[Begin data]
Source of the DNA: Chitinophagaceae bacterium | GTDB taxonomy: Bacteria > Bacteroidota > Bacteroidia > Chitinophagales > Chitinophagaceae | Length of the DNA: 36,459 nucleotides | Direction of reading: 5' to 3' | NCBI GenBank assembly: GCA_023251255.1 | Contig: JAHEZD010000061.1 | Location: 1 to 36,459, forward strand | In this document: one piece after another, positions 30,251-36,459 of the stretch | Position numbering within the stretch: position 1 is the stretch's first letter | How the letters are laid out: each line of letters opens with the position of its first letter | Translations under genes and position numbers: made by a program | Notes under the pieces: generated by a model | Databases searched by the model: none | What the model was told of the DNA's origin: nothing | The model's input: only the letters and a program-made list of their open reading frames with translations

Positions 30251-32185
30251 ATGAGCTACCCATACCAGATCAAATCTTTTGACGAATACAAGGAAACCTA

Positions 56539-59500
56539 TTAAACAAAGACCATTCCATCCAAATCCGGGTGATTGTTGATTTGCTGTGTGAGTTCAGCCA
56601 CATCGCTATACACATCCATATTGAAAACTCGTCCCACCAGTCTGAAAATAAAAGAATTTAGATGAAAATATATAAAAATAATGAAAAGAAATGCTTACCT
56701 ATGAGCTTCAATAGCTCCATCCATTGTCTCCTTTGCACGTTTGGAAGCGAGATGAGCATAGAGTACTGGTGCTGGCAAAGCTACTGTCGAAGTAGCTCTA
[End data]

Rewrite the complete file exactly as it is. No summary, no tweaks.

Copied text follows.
Source of the DNA: Chitinophagaceae bacterium | GTDB taxonomy: Bacteria > Bacteroidota > Bacteroidia > Chitinophagales > Chitinophagaceae | Length of the DNA: 36,459 nucleotides | Direction of reading: 5' to 3' | NCBI GenBank assembly: GCA_023251255.1 | Contig: JAHEZD010000061.1 | Location: 1 to 36,459, forward strand | In this document: one piece after another, positions 30,251-36,459 of the stretch | Position numbering within the stretch: position 1 is the stretch's first letter | How the letters are laid out: each line of letters opens with the position of its first letter | Translations under genes and position numbers: made by a program | Notes under the pieces: generated by a model | Databases searched by the model: none | What the model was told of the DNA's origin: nothing | The model's input: only the letters and a program-made list of their open reading frames with translations

Positions 30251-32185
30251 ATGAGCTACCCATACCAGATCAAATCTTTTGACGAATACAAGGAAACCTA

Positions 56539-59500
56539 TTAAACAAAGACCATTCCATCCAAATCCGGGTGATTGTTGATTTGCTGTGTGAGTTCAGCCA
56601 CATCGCTATACACATCCATATTGAAAACTCGTCCCACCAGTCTGAAAATAAAAGAATTTAGATGAAAATATATAAAAATAATGAAAAGAAATGCTTACCT
56701 ATGAGCTTCAATAGCTCCATCCATTGTCTCCTTTGCACGTTTGGAAGCGAGATGAGCATAGAGTACTGGTGCTGGCAAAGCTACTGTCGAAGTAGCTCTA